Remember those days dressing up your little brother as a girl? You probably got in trouble.
Soon you will get the opportunity to see some professionals and even some of your classmates dress as a different gender. Not just for your entertainment, but for a good cause with no risk of punishment.
PRIDE is emphasizing its mission to educate and provide a social network for LGBT students and allies involving sexual orientation and gender identity.
On Feb. 26, the group will host its third annual drag show to raise money for cancer research.
“We have five professional performers appearing on stage this year, along with other student performers as well,” Karen Granberg, co-advisor for PRIDE, said.
The group has been attending the Midwest GLBT Ally Collegiate conference for a number of years. There was a drag show at the conference one year and the students thought the idea of one at Wayne State would be fun. The first large-scale show was held during the spring semester of 2012.
“We were prepared for maybe 50 to 100 people and we ended up crowding out the Frey Conference Suite,” Granberg said.
A lot of professionals from around the area come and perform to raise money for different cancer organizations.
This event has also opened the floor for student performers to do something they wouldn’t normally do. Bringing students out of their comfort zones and stereotypes can really help people to open up.
“Our hope is that by looking at our binary gender system stereotypes on stage, students can recognize that many of us fall into that category,” Granberg said.
One of the aspects is social and professional networking. Awareness helps build bridges and make friendships. It also helps make the campus friendlier.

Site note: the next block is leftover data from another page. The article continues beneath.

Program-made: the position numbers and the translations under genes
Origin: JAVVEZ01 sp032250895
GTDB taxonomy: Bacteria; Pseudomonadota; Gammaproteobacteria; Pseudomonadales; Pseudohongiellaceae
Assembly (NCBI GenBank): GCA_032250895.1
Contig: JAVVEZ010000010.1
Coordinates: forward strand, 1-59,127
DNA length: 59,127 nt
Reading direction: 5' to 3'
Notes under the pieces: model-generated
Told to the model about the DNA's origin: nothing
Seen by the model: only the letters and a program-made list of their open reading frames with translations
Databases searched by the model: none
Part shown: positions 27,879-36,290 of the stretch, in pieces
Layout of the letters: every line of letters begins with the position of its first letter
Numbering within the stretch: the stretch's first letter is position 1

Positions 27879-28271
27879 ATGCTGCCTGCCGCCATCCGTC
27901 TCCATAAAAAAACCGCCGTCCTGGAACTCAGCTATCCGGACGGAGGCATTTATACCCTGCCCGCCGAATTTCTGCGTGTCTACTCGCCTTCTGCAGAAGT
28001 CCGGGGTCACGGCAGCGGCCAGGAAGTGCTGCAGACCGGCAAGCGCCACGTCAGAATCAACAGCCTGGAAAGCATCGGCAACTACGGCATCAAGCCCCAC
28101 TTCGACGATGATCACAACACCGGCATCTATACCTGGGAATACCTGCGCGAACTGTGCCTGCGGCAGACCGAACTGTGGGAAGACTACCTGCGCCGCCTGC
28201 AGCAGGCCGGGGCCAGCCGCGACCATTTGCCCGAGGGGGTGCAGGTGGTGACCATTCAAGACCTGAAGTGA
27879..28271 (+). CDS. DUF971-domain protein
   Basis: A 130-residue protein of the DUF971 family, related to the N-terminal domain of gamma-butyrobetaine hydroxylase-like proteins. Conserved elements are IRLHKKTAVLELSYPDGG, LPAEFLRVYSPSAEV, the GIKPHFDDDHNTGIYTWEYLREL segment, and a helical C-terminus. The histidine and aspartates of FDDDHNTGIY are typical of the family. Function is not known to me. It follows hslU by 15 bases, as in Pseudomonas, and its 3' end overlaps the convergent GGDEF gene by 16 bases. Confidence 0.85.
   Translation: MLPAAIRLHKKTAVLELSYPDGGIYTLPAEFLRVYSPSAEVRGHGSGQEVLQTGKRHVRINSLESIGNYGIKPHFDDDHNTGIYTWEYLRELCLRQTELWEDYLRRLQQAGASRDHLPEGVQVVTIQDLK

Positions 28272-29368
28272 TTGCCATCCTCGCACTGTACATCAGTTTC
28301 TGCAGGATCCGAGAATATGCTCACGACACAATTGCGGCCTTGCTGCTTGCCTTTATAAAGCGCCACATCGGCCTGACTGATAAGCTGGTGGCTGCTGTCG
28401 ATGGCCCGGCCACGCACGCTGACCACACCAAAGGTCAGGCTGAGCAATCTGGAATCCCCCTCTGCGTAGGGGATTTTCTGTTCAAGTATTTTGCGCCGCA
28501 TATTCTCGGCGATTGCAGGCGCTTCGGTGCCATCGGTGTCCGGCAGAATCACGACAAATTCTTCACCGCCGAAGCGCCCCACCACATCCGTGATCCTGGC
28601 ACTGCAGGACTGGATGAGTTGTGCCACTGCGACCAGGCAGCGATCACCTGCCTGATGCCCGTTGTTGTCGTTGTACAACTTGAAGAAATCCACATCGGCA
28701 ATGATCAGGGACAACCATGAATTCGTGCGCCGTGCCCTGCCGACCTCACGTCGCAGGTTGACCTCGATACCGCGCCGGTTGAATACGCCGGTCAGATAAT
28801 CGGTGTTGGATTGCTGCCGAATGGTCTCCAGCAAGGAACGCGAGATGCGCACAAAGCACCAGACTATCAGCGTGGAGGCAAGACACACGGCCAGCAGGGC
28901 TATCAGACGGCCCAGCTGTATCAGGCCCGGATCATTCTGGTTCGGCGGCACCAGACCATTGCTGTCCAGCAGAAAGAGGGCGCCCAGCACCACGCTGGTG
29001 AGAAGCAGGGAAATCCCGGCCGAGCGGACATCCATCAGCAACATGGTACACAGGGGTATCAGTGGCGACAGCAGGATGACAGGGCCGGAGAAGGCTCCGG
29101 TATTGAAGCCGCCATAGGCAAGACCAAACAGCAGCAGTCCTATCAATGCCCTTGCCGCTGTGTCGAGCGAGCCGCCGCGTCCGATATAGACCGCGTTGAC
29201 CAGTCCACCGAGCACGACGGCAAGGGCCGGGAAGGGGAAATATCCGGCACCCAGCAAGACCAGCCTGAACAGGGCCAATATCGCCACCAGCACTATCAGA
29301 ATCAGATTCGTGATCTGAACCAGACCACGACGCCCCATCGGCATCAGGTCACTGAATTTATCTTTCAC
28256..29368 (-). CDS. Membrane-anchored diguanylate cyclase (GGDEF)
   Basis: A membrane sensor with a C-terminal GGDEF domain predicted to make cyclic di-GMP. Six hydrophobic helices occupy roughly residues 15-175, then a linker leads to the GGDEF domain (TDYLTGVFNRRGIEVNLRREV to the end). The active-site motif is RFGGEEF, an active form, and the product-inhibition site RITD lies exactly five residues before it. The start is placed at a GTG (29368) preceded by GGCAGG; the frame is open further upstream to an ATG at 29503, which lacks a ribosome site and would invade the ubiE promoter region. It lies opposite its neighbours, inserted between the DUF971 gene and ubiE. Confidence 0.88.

PRIDE offers many events on campus to help in its fight for equality.
Every homecoming, PRIDE hosts an educational discussion with psychiatrist Ron Holt, a WSC graduate. He discusses, as a sexual orientation minority, the biological and social aspects of being different in our culture.
“Hopefully, this event will bring some shock and awe on campus so people can see something different. By getting people talking, we are also raising awareness,” Kelsie Waldon, PRIDE member, said.
The organization expects to see additional changes to the college in the future by creating safe, friendly spaces for the gender, non-conforming students such as non-gender restrooms and housing.
“Being in PRIDE I’ve gotten to know more people that have different backgrounds but similar life milestones that I’ve had,” Waldon said.
Being able to share my story with other people so they can learn as well. Experience your chance to see a great show for a great cause. You may find out that those days of dressing up your little brother may come in handy.